Gaming PC

Slow Ramp, Huge Investments, Big Future

Last week, TSMC released its fourth-quarter and full-year 2022 earnings reports. In addition to confirming that TSMC is wrapping up a very busy and highly profitable year for the world’s top chip fab, the annual net profit was about $34 billion. The status of TSMC’s various fab projects.

The big news announced by TSMC in Q4 2022 is that TSMC has started mass production of chips on its N3 (3nm class) manufacturing technology. The launch of this node will initially be quite slow due to the high design cost and complexity of his N3B implementation at the beginning of the node. As such, we do not expect the world’s largest foundry to contribute significantly to revenue in 2023. The company will invest tens of billions of dollars to expand its manufacturing capacity for N3.

slow ramp first

CC Wei, CEO of TSMC, said: “In 2023, we expect a healthy increase, driven by both HPC and smartphone applications. Customer demand for N3 exceeds our supply capacity, so N3 will reach his 2023 We expect it to be fully utilized.”

Given that TSMC’s 2021 and 2022 capex was primarily focused on expanding its N5 (5nm class) manufacturing capacity, it’s no surprise that the company’s N3 capability is modest. TSMC, on the other hand, does not expect N3 to capture a significant share of revenue by Q3.

In fact, the first foundry believes that N3 nodes (including both baseline N3 and the relaxed N3E, which is expected to enter HVM in the second half of 2023) will account for 4% to 6% of the company’s wafer revenue in 2023. I expect. Still, this would exceed his N5 contribution (around $3.5 billion) in his first two quarters of his HVM in 2020.

“We expect [sizable N3 revenue contribution] Launching in Q3 2023, N3 will contribute a mid-single-digit percentage of total wafer revenue in 2023,” said Wei.

Many analysts believe that the baseline N3 (also known as N3B) will be used exclusively or near exclusively by Apple. Apple is TSMC’s largest customer, willing to adopt cutting-edge nodes before all others, despite the high initial cost. If this assumption is correct and Apple is indeed the primary customer with the baseline N3, then it’s worth noting that TSMC is referring to both smartphones and HPC in conjunction with the N3 in 2023. automotive, communications, and smartphone) applications.

N3E comes late

One of the reasons many companies are waiting for TSMC’s relaxed N3E technology (which TSMC says will hit HVM in the second half of 2023) is higher performance and power, as well as aggressive logic scaling. . Another reason is that although the process costs less, it costs less. Lack of SRAM scaling compared to N5according to analysts from chinese renaissance.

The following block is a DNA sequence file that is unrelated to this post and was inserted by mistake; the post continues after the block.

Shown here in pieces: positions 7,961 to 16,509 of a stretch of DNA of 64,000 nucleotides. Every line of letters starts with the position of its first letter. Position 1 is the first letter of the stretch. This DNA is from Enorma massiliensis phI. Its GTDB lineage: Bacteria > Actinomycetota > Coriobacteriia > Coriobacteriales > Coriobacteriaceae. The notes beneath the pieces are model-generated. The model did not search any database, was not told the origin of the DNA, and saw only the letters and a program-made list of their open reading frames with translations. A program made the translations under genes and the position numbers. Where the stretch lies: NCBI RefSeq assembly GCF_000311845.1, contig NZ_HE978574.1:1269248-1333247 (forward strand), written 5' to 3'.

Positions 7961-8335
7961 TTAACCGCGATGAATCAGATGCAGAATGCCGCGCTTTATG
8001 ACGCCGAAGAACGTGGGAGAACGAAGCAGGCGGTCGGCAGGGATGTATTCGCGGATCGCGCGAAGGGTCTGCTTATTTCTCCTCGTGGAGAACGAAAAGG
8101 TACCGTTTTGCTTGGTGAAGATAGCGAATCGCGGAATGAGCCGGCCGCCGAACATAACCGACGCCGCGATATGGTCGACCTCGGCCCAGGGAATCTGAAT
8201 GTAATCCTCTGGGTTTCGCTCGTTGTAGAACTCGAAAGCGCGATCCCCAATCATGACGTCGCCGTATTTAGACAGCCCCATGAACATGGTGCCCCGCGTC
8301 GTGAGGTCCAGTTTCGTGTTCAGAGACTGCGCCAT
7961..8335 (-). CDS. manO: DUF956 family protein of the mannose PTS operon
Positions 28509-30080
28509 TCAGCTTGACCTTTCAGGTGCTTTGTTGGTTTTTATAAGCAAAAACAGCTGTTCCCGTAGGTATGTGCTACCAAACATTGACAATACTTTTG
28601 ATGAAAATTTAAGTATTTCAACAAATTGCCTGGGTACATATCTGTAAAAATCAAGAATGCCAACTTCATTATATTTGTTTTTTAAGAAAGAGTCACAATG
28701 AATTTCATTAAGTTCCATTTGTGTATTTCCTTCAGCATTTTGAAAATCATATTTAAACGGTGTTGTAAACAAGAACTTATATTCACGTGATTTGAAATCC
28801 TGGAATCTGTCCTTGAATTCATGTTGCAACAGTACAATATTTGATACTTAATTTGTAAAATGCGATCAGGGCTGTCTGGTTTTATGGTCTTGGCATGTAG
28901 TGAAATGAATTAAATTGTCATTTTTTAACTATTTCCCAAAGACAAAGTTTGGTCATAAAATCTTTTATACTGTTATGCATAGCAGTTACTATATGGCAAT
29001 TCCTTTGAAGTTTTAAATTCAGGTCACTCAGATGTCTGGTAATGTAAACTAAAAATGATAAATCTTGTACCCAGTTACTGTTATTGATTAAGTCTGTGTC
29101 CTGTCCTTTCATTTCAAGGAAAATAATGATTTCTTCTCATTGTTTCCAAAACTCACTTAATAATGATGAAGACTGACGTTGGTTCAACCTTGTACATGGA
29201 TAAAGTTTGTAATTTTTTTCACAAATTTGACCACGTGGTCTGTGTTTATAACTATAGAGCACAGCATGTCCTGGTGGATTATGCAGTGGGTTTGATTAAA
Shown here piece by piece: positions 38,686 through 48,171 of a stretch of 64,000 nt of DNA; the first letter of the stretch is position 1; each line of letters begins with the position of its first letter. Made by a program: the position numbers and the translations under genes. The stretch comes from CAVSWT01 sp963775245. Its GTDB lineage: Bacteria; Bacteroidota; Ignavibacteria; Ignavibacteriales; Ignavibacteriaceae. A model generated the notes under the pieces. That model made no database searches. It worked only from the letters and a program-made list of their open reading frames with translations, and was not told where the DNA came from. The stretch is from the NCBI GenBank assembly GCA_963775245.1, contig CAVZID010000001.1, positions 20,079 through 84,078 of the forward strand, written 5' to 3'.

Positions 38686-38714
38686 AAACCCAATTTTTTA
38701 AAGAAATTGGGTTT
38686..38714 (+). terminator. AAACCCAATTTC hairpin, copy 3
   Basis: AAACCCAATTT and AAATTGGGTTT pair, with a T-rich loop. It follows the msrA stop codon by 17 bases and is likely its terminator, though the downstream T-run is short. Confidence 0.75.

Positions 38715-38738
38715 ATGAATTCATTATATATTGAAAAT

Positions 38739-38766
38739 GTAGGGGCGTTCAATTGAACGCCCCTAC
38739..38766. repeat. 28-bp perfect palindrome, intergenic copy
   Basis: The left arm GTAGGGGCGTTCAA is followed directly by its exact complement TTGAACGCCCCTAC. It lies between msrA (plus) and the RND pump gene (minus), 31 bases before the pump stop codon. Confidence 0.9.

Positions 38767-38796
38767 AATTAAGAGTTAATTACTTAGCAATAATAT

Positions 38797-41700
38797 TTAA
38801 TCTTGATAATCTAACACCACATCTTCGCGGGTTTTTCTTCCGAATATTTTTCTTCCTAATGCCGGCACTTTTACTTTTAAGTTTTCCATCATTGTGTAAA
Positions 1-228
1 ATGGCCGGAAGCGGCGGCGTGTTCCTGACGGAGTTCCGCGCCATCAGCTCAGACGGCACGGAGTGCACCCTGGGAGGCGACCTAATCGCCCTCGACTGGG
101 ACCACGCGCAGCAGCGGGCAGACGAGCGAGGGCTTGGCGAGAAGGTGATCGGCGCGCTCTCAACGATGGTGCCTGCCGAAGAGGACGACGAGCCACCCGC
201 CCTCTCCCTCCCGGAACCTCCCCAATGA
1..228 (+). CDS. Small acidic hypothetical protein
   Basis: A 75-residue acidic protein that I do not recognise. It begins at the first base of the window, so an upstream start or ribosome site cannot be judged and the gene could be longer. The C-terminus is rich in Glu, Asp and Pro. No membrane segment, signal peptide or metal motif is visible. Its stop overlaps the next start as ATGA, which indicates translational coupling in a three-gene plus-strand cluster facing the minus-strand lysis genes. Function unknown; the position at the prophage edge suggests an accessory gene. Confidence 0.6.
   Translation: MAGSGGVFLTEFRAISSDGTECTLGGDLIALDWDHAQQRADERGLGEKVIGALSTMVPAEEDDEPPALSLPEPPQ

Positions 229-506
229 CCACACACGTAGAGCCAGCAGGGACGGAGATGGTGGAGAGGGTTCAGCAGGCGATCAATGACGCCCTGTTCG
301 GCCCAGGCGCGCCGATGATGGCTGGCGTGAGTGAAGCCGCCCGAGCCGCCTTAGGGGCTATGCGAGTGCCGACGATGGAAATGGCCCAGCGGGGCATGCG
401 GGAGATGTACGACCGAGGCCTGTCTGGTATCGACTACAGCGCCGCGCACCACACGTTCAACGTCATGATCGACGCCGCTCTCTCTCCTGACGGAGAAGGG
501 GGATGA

“N3E has six fewer EUV layers than the baseline N3, resulting in less density increase but simpler process complexity, intrinsic cost and manufacturing cycle time,” said China Renaissance. Analyst Szeho Ng wrote in a note to clients this week.

Advertised PPA improvements for new process technology

Data presented in conference calls, events, press briefings and press releases
Power -25-30% -34%
performance +10-15% +18%
logic area

Discount* %

Logic density*

0.58 times


1.7 times



1.6 times

SRAM cell size 0.0199µm² (-5% vs N5) 0.021µm² (same as N5)
manufacturing industry
Late 2022 Second half of 2023

According to Ho, TSMC’s original N3 features up to 25 EUV layers, some of which can be multi-patterned to increase density. Under the agreement, N3E will support up to 19 EUV layers and use only single-patterning EUV, resulting in less complexity but also lower density.

“Client interest in optimized N3E (mainly limited to Apple after baseline N3B ramp-up) is strong, with HPC (AMD, Intel), mobile (Qualcomm, Mediatek), and ASIC (Broadcom) It employs computationally intensive applications (e.g., Marvell),” wrote Ho.

It looks like N3E will be TSMC’s main 3nm-class working horse before N3P, N3S, and N3X come later.

Hundreds of billions of N3

TSMC’s 3nm-class node is set to bring the company just over $4 billion in profits in 2023, but the company is spending tens of billions of dollars to expand its fab capacity to produce chips at various N3 nodes. are going to spend The company’s capital spending this year is expected to be between $32 billion and $36 billion. 70% of that total is for advanced process technology (N7 and below). This includes his N3 capable capacity in Taiwan and his Fab 21 (N4, N5 nodes) installations in Arizona. On the other hand, 20% goes to fabs that make chips in specialized technologies (which essentially means various 28nm-class processes), and 10% goes to things like advanced packaging and mask making.

Spending at least $22 billion on N3 and N5 capacity shows that TSMC is confident in the demand for these nodes. There are good reasons for this. His N3 family of process technologies is set to be TSMC’s last FinFET-based production node family for complex high-performance chips. The company’s N2 (2nm class) fabrication process relies on nanosheet-based all-around gate field effect transistors (GAAFETs). In fact, China Renaissance analyst Szeho Ng said a good portion of his CapEx set for advanced technology this year was spent on his N3’s capacity, with N3E, N3P, N3X, and his N3S. We believe that the foundation for the rollout of N3-capable fabs can also produce chips on the N5 process, so TSMC can take advantage of this capacity if N5-based chips are also in high demand.

“TSMC led 2023 CapEx to $32-36 billion (2022: $36.3 billion), with its expansion focused on N3 at Fab 18 (Tainan),” the analyst wrote in a note to clients. ing.

TSMC’s N2 process technology will launch in 2026, so N3 will indeed be a long-term node for the company. Additionally, this will be the last of his FinFET-based nodes for advanced chips, so not all applications will need his GAAFETs, so they will be in use for years to come. .

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